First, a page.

Forecasters say an ex-tropical cyclone in the Pacific is on a path that will likely blast it over the North Island, bringing severe gales for almost all the island, and heavy rain to its already flood-ravaged regions.
MetService meteorologist David Miller says the likelihood of ex-tropical cyclone Fili hitting NZ from Tuesday to Thursday, is growing.
Severe gales, heavy rain, large waves and coastal inundation for much of the North Island/Te Ika-a-Māui is on the cards.
Fili is tracking south-east from New Caledonia, and the latest MetService tracking path shows Northland, Auckland, Bay of Plenty, and the East Coast, which was ravaged by floods two weeks ago, are directly in its sights.
A heavy rain watch and a strong wind watch was issued on Sunday by MetService for eastern parts of Northland for 24 hours from noon on Tuesday.
Southeast winds are expected to turn southwest on Tuesday night or Wednesday morning, and winds from both directions may approach severe gale for a time, says the MetService.
A period of heavy rain is possible, and amounts may approach warning criteria, it says.
“Additional severe weather watches or warnings will probably be issued tomorrow for a number of regions that may be impacted by this weather system.”
Ex-tropical cyclone Fili is tracking towards the north and east of the North Island, MetService says. Image: MetService.
In its severe weather outlook on Sunday afternoon, the forecaster said it has moderate confidence of severe weather for Northland on Tuesday.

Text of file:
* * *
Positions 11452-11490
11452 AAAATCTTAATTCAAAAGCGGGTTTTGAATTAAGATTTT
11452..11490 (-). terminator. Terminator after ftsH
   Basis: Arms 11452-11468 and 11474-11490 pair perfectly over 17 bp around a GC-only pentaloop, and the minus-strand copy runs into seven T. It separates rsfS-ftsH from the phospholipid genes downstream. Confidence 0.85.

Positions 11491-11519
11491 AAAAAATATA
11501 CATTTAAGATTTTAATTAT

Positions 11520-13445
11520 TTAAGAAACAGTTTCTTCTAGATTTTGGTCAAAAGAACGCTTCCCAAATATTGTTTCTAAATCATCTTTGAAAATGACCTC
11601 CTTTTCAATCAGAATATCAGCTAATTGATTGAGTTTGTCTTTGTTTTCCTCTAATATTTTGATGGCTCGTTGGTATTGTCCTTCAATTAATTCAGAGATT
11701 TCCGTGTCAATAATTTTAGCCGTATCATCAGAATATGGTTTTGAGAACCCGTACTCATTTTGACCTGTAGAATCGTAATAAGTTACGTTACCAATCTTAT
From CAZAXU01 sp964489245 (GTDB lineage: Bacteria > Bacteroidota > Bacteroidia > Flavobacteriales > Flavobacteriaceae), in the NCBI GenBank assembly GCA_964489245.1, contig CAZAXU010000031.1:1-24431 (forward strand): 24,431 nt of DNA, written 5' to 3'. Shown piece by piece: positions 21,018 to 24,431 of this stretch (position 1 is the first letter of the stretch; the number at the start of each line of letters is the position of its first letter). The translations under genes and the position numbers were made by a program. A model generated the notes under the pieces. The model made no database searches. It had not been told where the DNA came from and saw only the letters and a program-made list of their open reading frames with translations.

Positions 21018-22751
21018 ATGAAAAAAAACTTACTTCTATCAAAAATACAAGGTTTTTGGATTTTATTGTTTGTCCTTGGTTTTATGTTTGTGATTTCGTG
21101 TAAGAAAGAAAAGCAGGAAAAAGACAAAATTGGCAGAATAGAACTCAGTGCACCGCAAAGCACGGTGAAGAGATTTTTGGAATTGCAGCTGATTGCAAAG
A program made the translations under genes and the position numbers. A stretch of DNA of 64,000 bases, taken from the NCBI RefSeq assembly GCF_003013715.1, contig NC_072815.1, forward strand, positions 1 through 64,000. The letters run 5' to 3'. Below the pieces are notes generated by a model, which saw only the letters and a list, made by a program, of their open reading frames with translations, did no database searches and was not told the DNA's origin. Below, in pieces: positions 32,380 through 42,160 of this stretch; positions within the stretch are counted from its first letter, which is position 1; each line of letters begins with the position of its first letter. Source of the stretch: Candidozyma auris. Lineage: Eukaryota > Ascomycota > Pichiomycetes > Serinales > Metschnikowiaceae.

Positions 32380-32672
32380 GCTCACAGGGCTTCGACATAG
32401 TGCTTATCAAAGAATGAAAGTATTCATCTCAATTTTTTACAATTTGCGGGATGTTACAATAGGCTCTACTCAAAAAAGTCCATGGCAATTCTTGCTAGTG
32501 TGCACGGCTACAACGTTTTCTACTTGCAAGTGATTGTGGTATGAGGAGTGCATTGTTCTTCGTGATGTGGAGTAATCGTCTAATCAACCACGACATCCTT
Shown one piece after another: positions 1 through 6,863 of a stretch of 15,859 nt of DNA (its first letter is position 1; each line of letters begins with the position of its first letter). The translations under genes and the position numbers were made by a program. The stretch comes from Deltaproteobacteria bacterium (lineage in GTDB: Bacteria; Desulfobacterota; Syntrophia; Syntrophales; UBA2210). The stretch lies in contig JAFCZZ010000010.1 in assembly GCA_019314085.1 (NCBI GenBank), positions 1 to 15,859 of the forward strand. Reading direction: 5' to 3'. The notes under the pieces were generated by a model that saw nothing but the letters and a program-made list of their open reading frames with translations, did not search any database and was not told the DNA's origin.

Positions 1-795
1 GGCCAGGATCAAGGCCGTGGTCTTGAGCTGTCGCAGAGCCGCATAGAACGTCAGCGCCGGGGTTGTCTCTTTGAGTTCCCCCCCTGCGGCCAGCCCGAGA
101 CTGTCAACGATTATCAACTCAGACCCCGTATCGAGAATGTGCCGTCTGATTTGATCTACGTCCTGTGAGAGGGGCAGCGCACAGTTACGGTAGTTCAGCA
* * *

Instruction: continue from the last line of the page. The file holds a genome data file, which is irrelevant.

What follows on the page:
The outlook has high confidence of severe gales and heavy rain for the East Coast and Hawke’s Bay and parts of Bay of Plenty on Wednesday.
Forecasters also have high confidence of severe gales from Auckland to Wellington over that period, the outlook says.
Miller says, as with any ex-tropical cyclone, there is a lot of uncertainty about its path over the next few days, but the nature of the system means most of the North Island is likely to be affected in some way.
“It's pretty likely that most of the North Island will see some rain, but it can be quite hard to pinpoint exactly where the heaviest rain is going to be.
“There is a lot of juice and a lot of energy to the system.
“I think we are looking more and more likely that we will see impacts from it.
“We will see rain, we will see strong winds.”
Miller says the warm tropical air from the system will mean thunderstorms are also possible in coming days.
Meanwhile, a front moving up the West Coast is being watched by forecasters.
MetService says on Monday and Tuesday, a front will move over the South Island from the west, bringing a period of heavy northerly rain to western areas.
There is a chance rainfall accumulations could reach warning criteria in Fiordland late on Monday to early Tuesday, and in southern Westland on Tuesday. The front should then weaken late on Tuesday.